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Wednesday, 27 September 1972
Page: 1273


Senator WEBSTER (Victoria) - The urgency motion brought forward by the Australian Labor Party is certainly, as it was previously described, quite hollow. The attitude of Labor in attempting to chase this matter is completely false. The Minister well described the attitude of Labor and the unions to attempting to maintain employment in this country. The Leader of the Opposition in the Senate (Senator Murphy) has sufficient commercial intelligence to know the effect of the attitude of his own party at this time in relation to tariff protection which is surely at the heart of this argument. The attitude of the Labor Party in relation to devaluation of the Australian dollar is well known in the community. It is completely hollow for honourable senators opposite to stand here and say that they have a great interest in seeing that benefit is secured for an Australian manufacturer. On 27th August this year when the Leader of the Opposition in the other place (Mr Whitlam) was being asked on an Australian Broadcasting Commission programme about inflation he said:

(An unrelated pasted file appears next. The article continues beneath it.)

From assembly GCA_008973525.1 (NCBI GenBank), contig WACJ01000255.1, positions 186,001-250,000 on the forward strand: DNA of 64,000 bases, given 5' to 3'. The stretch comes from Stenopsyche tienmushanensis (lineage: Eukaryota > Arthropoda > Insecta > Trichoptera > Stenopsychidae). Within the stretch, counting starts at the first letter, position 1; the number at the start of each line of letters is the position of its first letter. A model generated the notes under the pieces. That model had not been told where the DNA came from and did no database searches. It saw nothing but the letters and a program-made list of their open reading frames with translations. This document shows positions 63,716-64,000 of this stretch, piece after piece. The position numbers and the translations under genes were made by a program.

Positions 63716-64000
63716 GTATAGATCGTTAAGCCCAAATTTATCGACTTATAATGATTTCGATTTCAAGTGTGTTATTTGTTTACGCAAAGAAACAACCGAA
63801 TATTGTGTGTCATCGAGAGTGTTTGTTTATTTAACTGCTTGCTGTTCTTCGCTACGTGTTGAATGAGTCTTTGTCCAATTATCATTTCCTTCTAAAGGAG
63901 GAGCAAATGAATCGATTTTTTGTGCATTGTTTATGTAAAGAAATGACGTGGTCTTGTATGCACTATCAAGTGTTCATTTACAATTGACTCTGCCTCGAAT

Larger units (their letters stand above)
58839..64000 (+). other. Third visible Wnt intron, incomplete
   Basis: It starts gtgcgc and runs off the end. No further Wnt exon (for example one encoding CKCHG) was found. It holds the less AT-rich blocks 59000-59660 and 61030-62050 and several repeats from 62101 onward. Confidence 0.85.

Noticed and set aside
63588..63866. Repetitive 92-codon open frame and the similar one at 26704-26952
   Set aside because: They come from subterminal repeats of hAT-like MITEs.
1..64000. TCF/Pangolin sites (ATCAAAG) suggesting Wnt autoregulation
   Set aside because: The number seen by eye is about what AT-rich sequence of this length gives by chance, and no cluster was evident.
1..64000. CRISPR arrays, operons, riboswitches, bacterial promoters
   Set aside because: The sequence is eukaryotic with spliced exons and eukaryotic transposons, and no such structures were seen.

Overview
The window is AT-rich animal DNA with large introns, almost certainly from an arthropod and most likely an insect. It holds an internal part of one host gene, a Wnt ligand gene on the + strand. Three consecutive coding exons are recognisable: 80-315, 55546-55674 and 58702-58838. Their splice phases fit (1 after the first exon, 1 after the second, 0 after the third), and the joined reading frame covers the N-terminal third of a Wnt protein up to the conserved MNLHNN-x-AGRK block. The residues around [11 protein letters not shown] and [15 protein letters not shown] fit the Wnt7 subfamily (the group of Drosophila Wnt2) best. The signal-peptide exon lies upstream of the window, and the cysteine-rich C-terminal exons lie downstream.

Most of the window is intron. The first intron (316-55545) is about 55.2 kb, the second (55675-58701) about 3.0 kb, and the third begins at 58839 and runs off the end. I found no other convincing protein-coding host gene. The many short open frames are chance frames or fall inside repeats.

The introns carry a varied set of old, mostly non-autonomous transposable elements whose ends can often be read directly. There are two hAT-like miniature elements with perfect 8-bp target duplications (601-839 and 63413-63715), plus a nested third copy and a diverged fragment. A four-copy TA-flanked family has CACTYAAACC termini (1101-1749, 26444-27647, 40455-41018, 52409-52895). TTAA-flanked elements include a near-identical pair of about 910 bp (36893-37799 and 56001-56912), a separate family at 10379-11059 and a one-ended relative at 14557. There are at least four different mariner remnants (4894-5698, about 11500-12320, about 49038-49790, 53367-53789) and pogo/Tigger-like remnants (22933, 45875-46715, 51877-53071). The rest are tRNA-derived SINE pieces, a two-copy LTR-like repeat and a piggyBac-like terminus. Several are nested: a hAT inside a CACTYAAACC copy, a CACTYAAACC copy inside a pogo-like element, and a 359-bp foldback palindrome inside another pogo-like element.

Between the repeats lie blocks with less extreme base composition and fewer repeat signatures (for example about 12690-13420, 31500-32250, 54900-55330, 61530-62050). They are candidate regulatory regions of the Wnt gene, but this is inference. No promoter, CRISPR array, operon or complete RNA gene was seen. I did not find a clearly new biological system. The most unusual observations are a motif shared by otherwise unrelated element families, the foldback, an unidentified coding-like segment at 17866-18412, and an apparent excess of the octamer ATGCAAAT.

Yes, 1 agree with that entirely. I think the Australian dollar is under valued. . . .


Senator Jessop - Who said that?


Senator WEBSTER - Mr Whitlam said that. That is a reflection to which manufacturers in this country can give attention. In the same context on the same programme Mr Whitlam said:

In general terms, yes, I do believe that tariffs in Australia in general terms are too high.

Here we have the declaration of the Opposition as to what it really feels about protection of Australian industries. This matter is of great importance. We should feel particularly proud that an Australian company such as the Australian Gas Light Co. can be considered or can consider itself of such enormous commercial significance that it is entitled to enter into a proposition where so many millions of dollars will be spent in the Australian national interest of supplying fuel to the Sydney and New South Wales market. I consider that any action which we take in this Senate should not detract from the free ability of any commercial enterprise in Australia to buy from Australian sources should it so desire, or from overseas sources should it find that commercially more viable, so long as it has some reference to the laws which exist in Australia and so long as every opportunity is given to Australian manufacturers to enter reasonable competition for supply of the goods required. I believe that would be in line with what the Australian Gas Light Co. ownership would desire. By direction I seek leave to continue my remarks later.

Leave granted; debate adjourned.







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